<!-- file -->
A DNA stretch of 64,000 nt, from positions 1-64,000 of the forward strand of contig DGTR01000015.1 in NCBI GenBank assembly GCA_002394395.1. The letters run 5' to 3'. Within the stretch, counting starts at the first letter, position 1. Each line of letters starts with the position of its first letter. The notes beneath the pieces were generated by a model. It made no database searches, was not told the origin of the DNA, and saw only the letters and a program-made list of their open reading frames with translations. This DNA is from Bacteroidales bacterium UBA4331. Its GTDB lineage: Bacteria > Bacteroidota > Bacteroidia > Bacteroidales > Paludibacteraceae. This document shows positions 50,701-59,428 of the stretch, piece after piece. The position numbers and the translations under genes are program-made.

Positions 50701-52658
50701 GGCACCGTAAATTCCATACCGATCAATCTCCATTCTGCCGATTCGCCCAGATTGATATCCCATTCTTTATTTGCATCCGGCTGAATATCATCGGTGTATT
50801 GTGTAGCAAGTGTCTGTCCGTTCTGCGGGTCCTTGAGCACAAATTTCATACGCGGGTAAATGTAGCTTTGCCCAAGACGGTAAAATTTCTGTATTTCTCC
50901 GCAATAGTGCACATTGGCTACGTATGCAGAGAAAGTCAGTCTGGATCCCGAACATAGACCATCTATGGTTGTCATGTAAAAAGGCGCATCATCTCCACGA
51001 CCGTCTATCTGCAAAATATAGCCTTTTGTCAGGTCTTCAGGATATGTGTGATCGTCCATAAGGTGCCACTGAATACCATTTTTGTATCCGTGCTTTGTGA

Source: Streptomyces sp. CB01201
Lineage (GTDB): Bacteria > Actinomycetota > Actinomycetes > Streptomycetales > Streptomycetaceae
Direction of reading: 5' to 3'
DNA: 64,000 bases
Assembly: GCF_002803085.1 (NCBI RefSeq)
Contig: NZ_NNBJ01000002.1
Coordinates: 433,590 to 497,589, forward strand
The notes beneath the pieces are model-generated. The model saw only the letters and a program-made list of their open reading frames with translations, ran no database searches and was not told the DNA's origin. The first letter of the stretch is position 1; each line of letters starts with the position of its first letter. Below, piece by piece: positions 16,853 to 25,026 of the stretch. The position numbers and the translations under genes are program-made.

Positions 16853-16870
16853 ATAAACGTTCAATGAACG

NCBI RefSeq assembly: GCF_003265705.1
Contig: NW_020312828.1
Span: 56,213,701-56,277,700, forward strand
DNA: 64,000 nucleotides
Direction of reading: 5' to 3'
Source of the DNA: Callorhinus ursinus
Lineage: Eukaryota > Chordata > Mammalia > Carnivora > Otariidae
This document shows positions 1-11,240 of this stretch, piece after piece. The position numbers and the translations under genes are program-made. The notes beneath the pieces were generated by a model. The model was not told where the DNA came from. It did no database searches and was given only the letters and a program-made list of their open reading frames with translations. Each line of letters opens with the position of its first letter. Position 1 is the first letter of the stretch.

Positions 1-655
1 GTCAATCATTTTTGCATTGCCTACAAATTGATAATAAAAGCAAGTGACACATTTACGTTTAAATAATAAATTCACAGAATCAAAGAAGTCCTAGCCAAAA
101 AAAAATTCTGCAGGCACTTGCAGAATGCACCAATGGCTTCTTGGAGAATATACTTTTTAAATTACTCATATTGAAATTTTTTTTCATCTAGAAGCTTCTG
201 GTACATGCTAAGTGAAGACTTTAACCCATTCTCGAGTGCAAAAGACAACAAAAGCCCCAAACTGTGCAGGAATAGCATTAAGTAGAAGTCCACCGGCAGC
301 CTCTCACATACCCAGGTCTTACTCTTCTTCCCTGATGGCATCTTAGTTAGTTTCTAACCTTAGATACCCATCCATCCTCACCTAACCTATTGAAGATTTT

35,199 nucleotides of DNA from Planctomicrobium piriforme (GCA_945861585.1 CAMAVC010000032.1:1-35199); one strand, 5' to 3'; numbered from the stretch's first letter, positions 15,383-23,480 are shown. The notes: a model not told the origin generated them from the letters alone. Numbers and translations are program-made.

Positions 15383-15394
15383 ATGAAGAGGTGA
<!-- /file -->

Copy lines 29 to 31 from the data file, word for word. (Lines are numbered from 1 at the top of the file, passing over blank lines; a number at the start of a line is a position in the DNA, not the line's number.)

301 CTCTCACATACCCAGGTCTTACTCTTCTTCCCTGATGGCATCTTAGTTAGTTTCTAACCTTAGATACCCATCCATCCTCACCTAACCTATTGAAGATTTT

35,199 nucleotides of DNA from Planctomicrobium piriforme (GCA_945861585.1 CAMAVC010000032.1:1-35199); one strand, 5' to 3'; numbered from the stretch's first letter, positions 15,383-23,480 are shown. The notes: a model not told the origin generated them from the letters alone. Numbers and translations are program-made.

Positions 15383-15394